Orioles lefty Jayson Aquino didn’t do anything particularly special on Saturday night at Camden Yards.
Except his final line was as good as one could ask for a pitcher’s first big league start.
He picked up a quality start – six innings, two earned runs and his first major league win. His only real mistake was a two-run homer to Jackie Bradley Jr., in the third inning.
“I think you saw some of the things that we liked about him (in the spring). He doesn’t lack for … I don’t want to say ‘confidence.’ (But) he’s one of those guys who says, ‘Here’s mine and see what you can do with it. I’m not going to pick around,” Orioles manager Buck Showalter said. “I wish I could come up with a better phrase, but there’s just a personality to his pitching.”
I’ll stick with the confidence word. Aquino doesn’t throw hard, mainly high 80s with his fastball. But he mixed it with his changeup – which he says is his best pitch – and a slider. And you could tell he wasn’t intimidated pitching against a good Boston Red Sox lineup, despite this being his fourth major league appearance and first start.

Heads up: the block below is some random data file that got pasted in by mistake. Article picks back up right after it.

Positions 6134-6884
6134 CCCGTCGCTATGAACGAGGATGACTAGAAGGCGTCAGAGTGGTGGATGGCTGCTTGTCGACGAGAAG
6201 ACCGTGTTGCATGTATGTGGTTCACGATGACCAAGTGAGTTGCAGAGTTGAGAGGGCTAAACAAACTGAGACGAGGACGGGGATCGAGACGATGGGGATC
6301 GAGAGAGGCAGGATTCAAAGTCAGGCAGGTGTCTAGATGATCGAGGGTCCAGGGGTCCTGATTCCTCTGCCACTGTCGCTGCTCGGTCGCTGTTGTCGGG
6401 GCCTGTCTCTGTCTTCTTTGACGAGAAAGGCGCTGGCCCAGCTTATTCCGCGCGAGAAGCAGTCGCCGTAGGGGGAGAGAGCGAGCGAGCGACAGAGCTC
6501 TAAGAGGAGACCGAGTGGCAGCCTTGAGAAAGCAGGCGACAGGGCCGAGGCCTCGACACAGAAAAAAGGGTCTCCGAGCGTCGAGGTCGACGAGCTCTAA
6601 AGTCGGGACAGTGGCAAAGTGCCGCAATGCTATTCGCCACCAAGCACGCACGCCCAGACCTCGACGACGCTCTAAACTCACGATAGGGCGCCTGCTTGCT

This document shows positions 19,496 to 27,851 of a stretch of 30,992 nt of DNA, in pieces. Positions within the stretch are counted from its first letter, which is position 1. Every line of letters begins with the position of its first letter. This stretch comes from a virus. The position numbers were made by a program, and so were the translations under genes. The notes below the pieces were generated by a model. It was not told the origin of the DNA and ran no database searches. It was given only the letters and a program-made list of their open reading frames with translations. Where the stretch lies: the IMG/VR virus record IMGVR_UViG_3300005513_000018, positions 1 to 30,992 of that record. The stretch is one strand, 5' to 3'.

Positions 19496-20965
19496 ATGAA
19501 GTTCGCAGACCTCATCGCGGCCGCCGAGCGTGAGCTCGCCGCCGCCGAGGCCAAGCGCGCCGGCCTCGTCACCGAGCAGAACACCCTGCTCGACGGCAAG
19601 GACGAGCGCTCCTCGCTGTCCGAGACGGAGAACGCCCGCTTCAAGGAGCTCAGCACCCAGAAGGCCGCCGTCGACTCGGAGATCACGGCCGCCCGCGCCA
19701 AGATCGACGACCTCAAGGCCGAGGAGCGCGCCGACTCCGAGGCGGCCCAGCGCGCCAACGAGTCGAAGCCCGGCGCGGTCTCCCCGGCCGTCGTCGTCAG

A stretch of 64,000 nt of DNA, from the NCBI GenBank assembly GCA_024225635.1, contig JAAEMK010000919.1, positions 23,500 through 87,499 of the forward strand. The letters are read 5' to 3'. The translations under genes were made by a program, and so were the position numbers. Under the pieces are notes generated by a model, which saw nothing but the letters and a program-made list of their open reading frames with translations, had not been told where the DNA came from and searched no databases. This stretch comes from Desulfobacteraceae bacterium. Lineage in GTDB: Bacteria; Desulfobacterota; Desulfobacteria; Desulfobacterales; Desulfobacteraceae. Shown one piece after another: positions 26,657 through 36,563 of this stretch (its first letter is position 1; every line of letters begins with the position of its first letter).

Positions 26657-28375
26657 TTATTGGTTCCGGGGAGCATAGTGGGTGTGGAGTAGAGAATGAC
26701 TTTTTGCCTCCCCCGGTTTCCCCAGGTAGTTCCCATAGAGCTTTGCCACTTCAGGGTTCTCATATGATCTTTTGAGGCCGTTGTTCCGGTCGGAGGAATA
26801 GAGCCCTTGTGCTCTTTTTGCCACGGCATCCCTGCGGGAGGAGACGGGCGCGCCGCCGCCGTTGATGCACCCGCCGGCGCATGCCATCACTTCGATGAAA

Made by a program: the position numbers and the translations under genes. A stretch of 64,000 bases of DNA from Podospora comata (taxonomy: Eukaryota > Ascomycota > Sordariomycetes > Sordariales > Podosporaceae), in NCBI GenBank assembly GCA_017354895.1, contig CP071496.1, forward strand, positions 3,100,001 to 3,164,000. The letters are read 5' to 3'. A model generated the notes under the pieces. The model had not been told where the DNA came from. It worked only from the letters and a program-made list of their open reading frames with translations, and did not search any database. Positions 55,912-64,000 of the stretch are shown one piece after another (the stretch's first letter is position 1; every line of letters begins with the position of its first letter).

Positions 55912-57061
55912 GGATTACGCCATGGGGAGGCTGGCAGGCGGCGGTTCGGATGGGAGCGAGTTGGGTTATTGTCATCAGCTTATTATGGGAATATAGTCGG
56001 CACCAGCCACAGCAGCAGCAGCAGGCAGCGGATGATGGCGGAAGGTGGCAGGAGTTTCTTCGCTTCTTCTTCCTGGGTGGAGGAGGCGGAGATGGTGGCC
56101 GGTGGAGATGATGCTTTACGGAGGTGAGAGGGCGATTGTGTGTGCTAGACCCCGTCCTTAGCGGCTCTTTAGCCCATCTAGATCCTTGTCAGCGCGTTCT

“I feel very happy,” he said through interpreter Ramon Alarcon. “It’s an incredible feeling what I’m feeling right now. I just tried to make my pitches. I was just following the lead of my catcher. Thank God everything went well.”
It’s been a pretty crazy ride for Aquino, whom the Orioles received from the St. Louis Cardinals for cash considerations last April. This is his sixth organization since the Colorado Rockies signed him as a 16-year-old out of the Dominican Republic.
He was in Double-A this time last year. And now has beaten the Red Sox.
“It’s been a tough process. I’ve been through a few organizations,” he said. “But I’m just thankful to the Orioles for this opportunity and allowing me to start a game at the major league level.”
The question now is when does he get his next one. He earned another opportunity, for sure. But so did Alec Asher last Saturday. The Orioles won’t need a fifth starter until May 2. That could be Chris Tillman, who is probably within two weeks or so of returning from injury and reclaiming a rotation spot.
Just as coolly as Aquino handled the Red Sox, he handled that question about his immediate future.
“I really can’t control the decisions that they make above me. I just try to concentrate on doing my job,” he said. “Whenever (Tillman) is ready to come up, and whatever decision they make on myself, I just try to do my work.”
That’s the right answer.
And even if Aquino goes back to Triple-A Norfolk now, the Orioles know they have a lefty who can handle himself in the majors if needed.
That’s a big weapon to have as a long season progresses.
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